Goodbye God bless you Your Affectionate

[Page 2]daughter, Belle.
Oakland Place, April 7th 1868 
           My Dear Husband.
   I was rather disappointed that I did not get a letter from you yesterday but I suppose I should not have expected it as I had got one on Sunday, but I thought as Belle was answering her letters that I would write a few lines also. I hope you are well & doing well, we are all pretty well at present & I hope we may continue so.
   Willie is growing so fast he is not half an inch shorter than Frank & he is getting [hole] real good boy always working round & doing something, Robert is getting his eye teeth one of them is through the gum, Lee is well she plays out all day in the yard.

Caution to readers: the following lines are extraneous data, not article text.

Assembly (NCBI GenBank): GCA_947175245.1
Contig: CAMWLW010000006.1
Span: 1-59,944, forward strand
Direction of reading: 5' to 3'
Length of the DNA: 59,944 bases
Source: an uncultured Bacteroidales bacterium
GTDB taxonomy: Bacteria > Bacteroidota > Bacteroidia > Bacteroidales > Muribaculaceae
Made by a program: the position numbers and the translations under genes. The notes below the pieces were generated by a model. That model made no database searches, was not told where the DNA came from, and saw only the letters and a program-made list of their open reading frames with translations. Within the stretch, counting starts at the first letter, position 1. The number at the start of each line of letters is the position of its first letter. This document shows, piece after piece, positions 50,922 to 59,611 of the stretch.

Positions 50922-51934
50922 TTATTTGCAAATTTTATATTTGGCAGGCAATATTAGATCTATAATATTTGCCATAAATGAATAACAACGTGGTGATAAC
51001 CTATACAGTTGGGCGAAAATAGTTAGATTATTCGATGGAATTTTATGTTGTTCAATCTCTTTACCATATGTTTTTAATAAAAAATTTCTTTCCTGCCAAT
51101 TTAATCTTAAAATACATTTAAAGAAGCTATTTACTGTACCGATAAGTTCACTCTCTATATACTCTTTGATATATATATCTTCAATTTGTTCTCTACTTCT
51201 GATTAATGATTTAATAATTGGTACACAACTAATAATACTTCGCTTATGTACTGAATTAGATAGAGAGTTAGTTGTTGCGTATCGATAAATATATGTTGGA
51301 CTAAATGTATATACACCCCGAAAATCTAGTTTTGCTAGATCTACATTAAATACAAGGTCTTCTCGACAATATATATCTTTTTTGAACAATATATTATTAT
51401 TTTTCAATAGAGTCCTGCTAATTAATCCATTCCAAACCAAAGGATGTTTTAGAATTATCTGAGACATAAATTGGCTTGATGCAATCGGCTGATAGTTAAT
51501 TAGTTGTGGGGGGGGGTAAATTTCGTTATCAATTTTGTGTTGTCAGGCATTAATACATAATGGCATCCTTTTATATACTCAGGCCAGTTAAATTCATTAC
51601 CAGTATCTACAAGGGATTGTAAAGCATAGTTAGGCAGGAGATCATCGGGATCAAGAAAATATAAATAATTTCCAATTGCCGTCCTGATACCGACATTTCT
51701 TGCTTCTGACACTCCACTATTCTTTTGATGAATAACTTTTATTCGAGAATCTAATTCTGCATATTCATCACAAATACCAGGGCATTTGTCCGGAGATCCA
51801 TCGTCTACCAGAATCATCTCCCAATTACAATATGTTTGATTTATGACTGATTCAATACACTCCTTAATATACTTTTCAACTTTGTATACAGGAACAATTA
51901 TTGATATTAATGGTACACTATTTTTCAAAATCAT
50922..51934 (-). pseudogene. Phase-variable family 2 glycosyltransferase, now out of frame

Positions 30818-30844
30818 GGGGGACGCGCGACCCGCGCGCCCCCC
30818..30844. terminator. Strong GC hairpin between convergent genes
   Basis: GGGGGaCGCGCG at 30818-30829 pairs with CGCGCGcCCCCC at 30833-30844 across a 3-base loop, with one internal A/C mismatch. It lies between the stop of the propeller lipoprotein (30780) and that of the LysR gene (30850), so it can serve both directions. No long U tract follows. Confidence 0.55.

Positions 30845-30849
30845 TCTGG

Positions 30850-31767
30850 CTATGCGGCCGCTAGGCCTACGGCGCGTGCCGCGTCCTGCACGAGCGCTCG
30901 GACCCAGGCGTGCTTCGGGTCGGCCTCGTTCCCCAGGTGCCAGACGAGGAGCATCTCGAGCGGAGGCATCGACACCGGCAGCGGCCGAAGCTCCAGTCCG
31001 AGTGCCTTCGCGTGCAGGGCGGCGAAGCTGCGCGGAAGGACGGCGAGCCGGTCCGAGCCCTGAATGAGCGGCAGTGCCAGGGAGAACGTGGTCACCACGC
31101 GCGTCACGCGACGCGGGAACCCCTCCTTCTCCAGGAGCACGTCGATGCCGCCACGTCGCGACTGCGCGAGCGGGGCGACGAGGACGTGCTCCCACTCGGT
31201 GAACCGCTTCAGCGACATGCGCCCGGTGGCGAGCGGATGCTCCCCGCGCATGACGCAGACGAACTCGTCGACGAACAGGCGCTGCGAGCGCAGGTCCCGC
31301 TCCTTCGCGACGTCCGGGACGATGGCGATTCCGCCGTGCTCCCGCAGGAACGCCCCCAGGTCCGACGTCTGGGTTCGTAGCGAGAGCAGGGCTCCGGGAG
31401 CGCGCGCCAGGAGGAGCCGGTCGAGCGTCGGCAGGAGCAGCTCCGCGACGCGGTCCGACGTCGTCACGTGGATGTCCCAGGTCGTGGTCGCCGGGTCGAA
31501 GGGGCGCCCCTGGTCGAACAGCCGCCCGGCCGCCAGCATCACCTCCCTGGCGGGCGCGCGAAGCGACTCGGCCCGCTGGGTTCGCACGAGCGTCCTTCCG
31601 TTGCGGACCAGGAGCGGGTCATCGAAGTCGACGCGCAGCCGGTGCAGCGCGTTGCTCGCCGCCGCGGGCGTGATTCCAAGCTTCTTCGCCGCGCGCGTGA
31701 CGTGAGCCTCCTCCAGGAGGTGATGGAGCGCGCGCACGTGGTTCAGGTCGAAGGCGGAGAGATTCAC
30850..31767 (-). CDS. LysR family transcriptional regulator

I have been out in the Garden this evening putting sticks up by my pinks & tying them up they are going to bloom & the heads are so heavy that they fall over, when they bloom I will send you some in a letter I planted them myself & my violets too they are growing & Blooming so pretty. I havenot got more than 9 nine roots of the violets-  I believe I gathered all I could of  of [sic] them Sunday & sent them to you. Belle has told you that I am reading Valentine Vaux well we do have some good laughs at it I read tonight about the man where he had the cats in his room, Well havent we got a cold spell again it hailed here yesterday for about ten or fifteen minutes right hard and fast & we had a very heavy storm of wind & rain, goodnight, all are in bead but me,
God Bless you My Dear.          
Your Wife. E.
[PS written in the top and left side margins]

PS Lee says Pappas prayer every day & never forgets Papa
a kiss for Frank tel Annie howdy.
Tell Rosa to send me the patron of that collar like Marie's.